Shortly after the assembly, the Jewish family association sent an email to Superintendent Tony B. Watlington Sr. and school board members, saying that Ridgeway “had students stage a protest, calling out ‘white teachers’ (Jewish) for having the ‘truth’ removed from the program.”

Ridgeway said she had no idea the students were planning to speak about the video, and did not direct them to do anything.

Members of the Jewish family organization, which has partnered with the regional Anti-Defamation League and Jewish Federation, told Watlington and the board that Ridgeway “cannot continue to incite violence and indoctrination against Jewish students and faculty,” a charge that Ridgeway denies.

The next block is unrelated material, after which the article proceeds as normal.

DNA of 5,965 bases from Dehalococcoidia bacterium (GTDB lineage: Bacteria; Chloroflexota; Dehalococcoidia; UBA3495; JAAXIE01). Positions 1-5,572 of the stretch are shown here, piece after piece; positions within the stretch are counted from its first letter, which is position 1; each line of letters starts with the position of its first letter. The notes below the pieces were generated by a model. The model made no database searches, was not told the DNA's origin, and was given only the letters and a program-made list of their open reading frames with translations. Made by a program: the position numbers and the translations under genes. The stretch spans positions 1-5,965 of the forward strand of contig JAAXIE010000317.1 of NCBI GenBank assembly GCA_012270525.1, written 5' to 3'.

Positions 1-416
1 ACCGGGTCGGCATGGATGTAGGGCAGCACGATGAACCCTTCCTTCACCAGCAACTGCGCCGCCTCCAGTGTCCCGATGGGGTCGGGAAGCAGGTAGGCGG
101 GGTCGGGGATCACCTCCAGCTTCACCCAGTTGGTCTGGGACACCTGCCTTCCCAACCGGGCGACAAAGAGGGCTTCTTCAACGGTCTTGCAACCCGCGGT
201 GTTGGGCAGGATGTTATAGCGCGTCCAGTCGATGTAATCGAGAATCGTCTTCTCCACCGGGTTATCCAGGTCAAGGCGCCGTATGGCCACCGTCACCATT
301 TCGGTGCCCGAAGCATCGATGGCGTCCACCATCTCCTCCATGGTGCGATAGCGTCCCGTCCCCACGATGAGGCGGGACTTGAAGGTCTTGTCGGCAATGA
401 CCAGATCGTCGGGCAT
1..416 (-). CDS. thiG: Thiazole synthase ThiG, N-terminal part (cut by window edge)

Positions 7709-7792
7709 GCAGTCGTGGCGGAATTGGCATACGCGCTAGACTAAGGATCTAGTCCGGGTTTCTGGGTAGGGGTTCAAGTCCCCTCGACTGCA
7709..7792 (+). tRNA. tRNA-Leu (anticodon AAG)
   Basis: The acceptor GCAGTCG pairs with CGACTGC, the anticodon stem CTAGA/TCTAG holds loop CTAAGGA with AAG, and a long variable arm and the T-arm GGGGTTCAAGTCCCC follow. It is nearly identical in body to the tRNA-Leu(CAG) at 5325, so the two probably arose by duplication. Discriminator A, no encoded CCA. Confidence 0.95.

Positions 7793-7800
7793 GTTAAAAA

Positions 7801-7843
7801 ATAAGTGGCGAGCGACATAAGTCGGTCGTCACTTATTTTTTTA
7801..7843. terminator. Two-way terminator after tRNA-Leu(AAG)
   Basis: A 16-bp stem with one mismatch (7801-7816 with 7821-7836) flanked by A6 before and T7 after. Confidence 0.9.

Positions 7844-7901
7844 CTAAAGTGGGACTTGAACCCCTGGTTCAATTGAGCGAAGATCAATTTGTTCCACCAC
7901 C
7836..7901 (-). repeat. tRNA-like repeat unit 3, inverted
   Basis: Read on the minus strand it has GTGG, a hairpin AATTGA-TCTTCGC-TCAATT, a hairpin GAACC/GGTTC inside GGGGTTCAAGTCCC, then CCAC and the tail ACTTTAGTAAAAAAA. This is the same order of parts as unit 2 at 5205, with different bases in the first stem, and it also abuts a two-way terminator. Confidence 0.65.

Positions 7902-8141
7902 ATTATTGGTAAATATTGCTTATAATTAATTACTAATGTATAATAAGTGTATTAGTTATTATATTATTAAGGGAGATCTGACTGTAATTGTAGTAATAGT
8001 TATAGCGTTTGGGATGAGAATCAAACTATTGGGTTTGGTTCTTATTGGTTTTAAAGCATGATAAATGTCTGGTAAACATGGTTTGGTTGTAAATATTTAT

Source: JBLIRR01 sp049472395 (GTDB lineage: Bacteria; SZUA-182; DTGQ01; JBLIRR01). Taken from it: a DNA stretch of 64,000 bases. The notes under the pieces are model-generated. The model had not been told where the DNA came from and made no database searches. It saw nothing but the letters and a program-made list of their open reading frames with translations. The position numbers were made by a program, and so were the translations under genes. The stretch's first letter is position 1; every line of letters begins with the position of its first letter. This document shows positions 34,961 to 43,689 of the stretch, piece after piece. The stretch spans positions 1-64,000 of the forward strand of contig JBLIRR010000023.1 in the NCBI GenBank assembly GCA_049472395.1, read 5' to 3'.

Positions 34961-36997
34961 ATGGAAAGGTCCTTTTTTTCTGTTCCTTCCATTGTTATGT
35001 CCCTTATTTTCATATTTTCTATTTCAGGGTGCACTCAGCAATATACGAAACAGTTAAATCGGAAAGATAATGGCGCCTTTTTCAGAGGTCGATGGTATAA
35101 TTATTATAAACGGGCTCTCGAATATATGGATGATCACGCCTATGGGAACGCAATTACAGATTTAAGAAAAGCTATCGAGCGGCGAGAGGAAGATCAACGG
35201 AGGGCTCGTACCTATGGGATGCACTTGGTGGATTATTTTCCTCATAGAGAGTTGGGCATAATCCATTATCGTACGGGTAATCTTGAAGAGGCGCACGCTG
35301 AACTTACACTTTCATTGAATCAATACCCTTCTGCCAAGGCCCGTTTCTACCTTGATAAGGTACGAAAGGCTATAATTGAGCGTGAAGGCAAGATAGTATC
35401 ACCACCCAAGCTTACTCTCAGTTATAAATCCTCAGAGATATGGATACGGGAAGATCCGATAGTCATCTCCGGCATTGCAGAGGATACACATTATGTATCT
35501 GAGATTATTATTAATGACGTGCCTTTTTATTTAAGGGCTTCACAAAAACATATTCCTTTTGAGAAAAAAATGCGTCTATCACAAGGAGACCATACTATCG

What’s next?

With word of the Northeast incident spreading on social media, some people upset at the video’s removal have drafted letters to read to the school board. Others plan to testify at the board meeting scheduled for Thursday afternoon.

Andrew Saltz, a teacher at Paul Robeson High School, wrote to the board to implore they reverse course and apologize to the affected students.

Saltz, who is Jewish, said he was “ashamed” that a Jewish colleague engineered the removal of students’ project.

“I hope Mrs. Ridgeway’s class understands there are many Jews who may agree or disagree with their idea, but support their right to express themselves in the classroom.”

Much about the situation alarms Ridgeway, who plans to attend Thursday’s board meeting. It’s necessary, she said, to fight censorship which, she said, “is detrimental to our Palestinian students, who are not feeling heard, not feeling seen. The district is capitulating to outside people and allowing teachers who are really just centering themselves to dictate, and silencing children that are doing amazing work.”